For most of the season's final two months, Deron Williams looked like the only player in Salt Lake City who gave a flip. Boozer quit, Mehmet Okur pouted, Andrei Kirilenko no-showed and one of the league's most talented squads displayed zero intestinal fortitude with guts and glory on the line.
For the third straight year, Williams left the playoffs early, saying, "We need to play better defense."
Talk is cheap. The fans want results.
After this latest pride killer, the Jazz front office faces a summer of necessary change.
If Hall of Fame coach Jerry Sloan wants to return and wants his team to do more than win a round or two, he needs to figure out which players possess the testicles to play his "nasty ball" and which ones should be shipped elsewhere.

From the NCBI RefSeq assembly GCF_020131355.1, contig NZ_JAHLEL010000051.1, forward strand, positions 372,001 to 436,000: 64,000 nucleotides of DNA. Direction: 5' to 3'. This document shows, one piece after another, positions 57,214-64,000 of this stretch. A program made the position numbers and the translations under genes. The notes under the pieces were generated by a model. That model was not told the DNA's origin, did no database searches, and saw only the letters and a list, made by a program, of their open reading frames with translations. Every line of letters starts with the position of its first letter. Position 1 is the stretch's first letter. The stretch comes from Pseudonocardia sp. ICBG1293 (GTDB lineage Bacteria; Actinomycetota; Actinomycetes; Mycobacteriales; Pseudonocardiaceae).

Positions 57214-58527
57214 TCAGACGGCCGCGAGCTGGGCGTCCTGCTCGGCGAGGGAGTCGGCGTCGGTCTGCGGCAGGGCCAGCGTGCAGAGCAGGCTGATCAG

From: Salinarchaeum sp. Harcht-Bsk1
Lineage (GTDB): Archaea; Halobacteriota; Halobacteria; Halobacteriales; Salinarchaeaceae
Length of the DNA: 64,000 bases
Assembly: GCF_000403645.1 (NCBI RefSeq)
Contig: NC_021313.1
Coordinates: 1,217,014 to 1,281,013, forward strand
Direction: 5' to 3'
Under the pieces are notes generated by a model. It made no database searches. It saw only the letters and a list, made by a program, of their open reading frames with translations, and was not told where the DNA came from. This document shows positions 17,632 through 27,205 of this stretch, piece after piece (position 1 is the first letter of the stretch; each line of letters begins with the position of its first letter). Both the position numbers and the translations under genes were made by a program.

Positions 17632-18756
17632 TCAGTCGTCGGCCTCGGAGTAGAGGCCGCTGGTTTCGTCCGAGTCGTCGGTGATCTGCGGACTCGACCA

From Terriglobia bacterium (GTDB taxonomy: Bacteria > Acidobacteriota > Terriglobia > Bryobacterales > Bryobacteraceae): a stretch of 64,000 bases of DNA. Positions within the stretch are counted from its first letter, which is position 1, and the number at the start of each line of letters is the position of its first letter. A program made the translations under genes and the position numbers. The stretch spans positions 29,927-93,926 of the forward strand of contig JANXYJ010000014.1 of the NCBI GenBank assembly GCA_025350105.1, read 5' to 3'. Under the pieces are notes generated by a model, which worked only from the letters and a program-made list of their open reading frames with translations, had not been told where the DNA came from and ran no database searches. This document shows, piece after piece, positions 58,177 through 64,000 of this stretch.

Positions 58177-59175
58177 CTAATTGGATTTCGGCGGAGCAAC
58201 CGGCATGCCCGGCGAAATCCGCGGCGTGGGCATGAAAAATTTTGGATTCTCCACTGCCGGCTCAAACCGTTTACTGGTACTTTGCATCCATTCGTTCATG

Hint: Okur should pack a suitcase.
"I have never seen a player compete as hard as Ronnie Price," Sloan said after a failed comeback attempt in his team's game five ouster.
How sad that a marginally talented reserve guard was the only guy, save Paul Millsap, on a 12-man roster who cared with a season on the line.
3. That's more like it, Lakers
All season, many questioned the Lakers killer instinct. Yes, they won 65 games and out-talented all 29 other squads. But, could they put their collective feet on the gas pedal and keep it there for a full half?
The Lakers finally delivered a complete knockout in game four at Energy Solutions Arena. The impeccable ball movement, built-on-trust offense and stifling defense thrust the Jazz into shellshock mode on their home floor.
The game was more lopsided than the 108-94 final score indicated. Phil Jackson decried poor decisions at the end of the contest that allowed Utah to make the final margin look respectable.